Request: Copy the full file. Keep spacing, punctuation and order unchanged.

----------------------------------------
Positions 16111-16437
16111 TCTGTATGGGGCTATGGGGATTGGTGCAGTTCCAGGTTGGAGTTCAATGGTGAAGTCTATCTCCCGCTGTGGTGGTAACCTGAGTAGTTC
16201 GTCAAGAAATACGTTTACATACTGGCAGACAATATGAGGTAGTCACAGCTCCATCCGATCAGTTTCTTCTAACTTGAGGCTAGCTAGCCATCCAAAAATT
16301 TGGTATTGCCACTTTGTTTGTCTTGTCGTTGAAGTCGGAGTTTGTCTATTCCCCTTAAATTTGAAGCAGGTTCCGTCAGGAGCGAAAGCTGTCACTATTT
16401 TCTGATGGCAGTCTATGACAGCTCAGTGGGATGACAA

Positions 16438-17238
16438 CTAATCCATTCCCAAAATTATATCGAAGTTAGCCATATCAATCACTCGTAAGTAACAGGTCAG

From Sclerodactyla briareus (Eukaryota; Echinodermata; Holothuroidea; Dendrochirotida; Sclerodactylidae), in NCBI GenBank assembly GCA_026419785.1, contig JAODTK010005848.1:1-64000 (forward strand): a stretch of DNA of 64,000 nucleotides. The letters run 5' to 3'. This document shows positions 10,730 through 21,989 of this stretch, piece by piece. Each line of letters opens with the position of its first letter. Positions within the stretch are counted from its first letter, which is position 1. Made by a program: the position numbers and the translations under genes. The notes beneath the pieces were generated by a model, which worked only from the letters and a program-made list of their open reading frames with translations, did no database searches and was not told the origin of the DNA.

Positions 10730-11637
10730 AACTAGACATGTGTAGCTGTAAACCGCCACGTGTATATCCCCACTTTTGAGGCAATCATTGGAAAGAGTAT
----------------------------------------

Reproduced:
Positions 16111-16437
16111 TCTGTATGGGGCTATGGGGATTGGTGCAGTTCCAGGTTGGAGTTCAATGGTGAAGTCTATCTCCCGCTGTGGTGGTAACCTGAGTAGTTC
16201 GTCAAGAAATACGTTTACATACTGGCAGACAATATGAGGTAGTCACAGCTCCATCCGATCAGTTTCTTCTAACTTGAGGCTAGCTAGCCATCCAAAAATT
16301 TGGTATTGCCACTTTGTTTGTCTTGTCGTTGAAGTCGGAGTTTGTCTATTCCCCTTAAATTTGAAGCAGGTTCCGTCAGGAGCGAAAGCTGTCACTATTT
16401 TCTGATGGCAGTCTATGACAGCTCAGTGGGATGACAA

Positions 16438-17238
16438 CTAATCCATTCCCAAAATTATATCGAAGTTAGCCATATCAATCACTCGTAAGTAACAGGTCAG

From Sclerodactyla briareus (Eukaryota; Echinodermata; Holothuroidea; Dendrochirotida; Sclerodactylidae), in NCBI GenBank assembly GCA_026419785.1, contig JAODTK010005848.1:1-64000 (forward strand): a stretch of DNA of 64,000 nucleotides. The letters run 5' to 3'. This document shows positions 10,730 through 21,989 of this stretch, piece by piece. Each line of letters opens with the position of its first letter. Positions within the stretch are counted from its first letter, which is position 1. Made by a program: the position numbers and the translations under genes. The notes beneath the pieces were generated by a model, which worked only from the letters and a program-made list of their open reading frames with translations, did no database searches and was not told the origin of the DNA.

Positions 10730-11637
10730 AACTAGACATGTGTAGCTGTAAACCGCCACGTGTATATCCCCACTTTTGAGGCAATCATTGGAAAGAGTAT